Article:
A prime number is a natural number greater than 1 that is not a product of two smaller natural numbers, or we can say that a prime number is a whole number greater than 1 whose only factors are 1 and itself. The first few prime numbers are 2, 3, 5, 7, 11, 13, 17, 19, 23 and 29.

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## Introduction

The distribution of such prime numbers amidst all-natural numbers does not follow any regular pattern. Despite that, the German mathematician Bernhard Riemann (1826 – 1866) observed that the frequency of prime numbers is very closely related to the behavior of a complex function (named as zeta function).

## Who is Bernhard Riemann?

The Riemann hypothesis is named after the German mathematician Bernhard Riemann. Riemann Hypothesis is among the 7 unsolved & Millennium Prize problems, for which $1,000,000 had been announced by the CMI (Clay Mathematics Institute) from its inception in 2000.

Bernhard Riemann was born in Breselenz in 1826. He has done commendable work in the fields of analysis and geometry. His most significant contribution was in the field of differential geometry.

## What is the Riemann Hypothesis?

The Riemann hypothesis was released in 1859. It was published in a newspaper with the headline or heading “On prime numbers less than a given magnitude” on 4 pages. In 4 short pages, he discussed: –

- Definition of the Riemann zeta function ζ(s), a complex-valued zeta function
- The analytic continuation of the zeta function to all complex numbers s≠1
- A definition for the Riemann xi function ξ(s), an entire function related to the Riemann zeta function through the gamma function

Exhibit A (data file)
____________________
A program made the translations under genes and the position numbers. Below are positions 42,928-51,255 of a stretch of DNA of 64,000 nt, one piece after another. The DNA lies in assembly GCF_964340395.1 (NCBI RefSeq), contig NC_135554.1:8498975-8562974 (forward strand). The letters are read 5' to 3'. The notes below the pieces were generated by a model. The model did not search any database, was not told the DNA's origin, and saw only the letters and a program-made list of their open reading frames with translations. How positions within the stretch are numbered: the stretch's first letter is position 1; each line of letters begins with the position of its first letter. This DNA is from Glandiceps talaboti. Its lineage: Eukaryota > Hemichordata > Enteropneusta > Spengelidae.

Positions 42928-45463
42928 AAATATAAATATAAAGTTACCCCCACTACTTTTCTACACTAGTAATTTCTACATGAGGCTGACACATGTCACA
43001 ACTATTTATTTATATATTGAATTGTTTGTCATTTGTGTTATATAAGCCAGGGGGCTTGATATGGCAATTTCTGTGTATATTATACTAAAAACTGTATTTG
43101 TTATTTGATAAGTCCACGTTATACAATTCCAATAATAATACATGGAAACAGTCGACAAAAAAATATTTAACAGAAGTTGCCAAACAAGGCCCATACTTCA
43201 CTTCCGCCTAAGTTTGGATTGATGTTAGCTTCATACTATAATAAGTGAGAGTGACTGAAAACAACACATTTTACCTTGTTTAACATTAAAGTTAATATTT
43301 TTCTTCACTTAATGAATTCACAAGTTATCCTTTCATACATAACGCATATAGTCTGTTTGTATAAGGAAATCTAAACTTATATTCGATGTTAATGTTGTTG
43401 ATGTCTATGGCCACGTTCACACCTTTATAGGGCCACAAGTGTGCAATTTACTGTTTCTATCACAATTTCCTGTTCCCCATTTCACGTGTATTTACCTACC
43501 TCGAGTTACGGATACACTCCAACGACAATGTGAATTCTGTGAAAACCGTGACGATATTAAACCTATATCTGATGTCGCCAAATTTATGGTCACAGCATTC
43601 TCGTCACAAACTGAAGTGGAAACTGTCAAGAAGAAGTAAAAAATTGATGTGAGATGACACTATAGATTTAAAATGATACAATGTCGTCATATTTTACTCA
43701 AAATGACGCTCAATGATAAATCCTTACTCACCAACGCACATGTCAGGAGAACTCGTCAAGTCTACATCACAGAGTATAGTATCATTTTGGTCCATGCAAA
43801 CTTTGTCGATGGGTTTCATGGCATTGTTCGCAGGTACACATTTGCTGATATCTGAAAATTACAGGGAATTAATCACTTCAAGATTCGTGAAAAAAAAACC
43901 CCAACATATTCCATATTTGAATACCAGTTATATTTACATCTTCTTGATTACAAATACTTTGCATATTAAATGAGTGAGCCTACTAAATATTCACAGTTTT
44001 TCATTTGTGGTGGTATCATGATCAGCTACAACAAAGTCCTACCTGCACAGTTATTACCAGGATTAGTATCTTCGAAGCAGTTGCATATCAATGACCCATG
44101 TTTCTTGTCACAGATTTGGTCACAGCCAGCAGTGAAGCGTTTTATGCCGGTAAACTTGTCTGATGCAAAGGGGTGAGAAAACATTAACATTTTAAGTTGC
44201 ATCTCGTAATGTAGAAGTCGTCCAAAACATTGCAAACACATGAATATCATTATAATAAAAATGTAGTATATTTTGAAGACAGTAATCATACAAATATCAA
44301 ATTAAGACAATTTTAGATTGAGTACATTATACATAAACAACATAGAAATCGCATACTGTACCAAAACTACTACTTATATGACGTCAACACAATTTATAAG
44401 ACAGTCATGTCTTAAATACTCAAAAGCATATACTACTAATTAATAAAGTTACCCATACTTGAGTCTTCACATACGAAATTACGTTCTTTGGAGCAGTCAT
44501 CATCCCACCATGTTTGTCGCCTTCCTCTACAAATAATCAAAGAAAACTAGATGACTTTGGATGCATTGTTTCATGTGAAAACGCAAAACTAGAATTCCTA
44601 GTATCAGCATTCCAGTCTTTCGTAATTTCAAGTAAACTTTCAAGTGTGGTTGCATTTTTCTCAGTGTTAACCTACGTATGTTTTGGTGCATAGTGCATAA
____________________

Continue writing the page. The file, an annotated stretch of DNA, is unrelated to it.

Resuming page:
- Two proofs of the functional equation of the Riemann zeta function
- A definition of the Riemann prime counting function J(x) by using the prime counting function and the Möbius function
- An explicit formula for the number of primes less than a given number by using the Riemann prime counting function defined using the non-trivial zeros of the Riemann zeta function.

Bernhard Riemann observed that the frequency of prime numbers is very closely related to the behavior of a complex or elaborate function.

Bernhard Riemann observed that the frequency of prime numbers is very closely related to the behavior of a complex or elaborate function.

ζ(s) = 1 + 1/2s + 1/3s + 1/4s + …

This function ζ(s) is named the Zeta function. Riemann was the first mathematician to consider the zeta function ζ(s) for a complex variable s, where s = σ + it.

In other words, the Riemann Hypothesis is about prime numbers and their distribution. The distribution does not follow any regular pattern, but Riemann believed that the frequency of prime numbers is closely related to an equation called the Riemann Zeta function.

The Riemann hypothesis claims that all attractive solutions of the equation

ζ(s) = 0

& lie on a specific vertical straight line.

This has been checked for the first 10,000,000,000,000 solutions already but has not proved it… Proof that the Riemann hypothesis is true for every interesting solution will illuminate many mysteries surrounding the distribution of prime numbers.

## Is the Riemann Hypothesis Still Unsolved?

The Riemann Hypothesis is still unsolved. In 2016, an Indian mathematical physicist Kumar Eshwaran claimed he had solved the Riemann Hypothesis.

He titled his research ‘The final and exhaustive proof of the Riemann Hypothesis from first principles on the internet almost five years ago, but leading journals and specialists in the field have not accepted this proposed proof. The problem is still unsolved.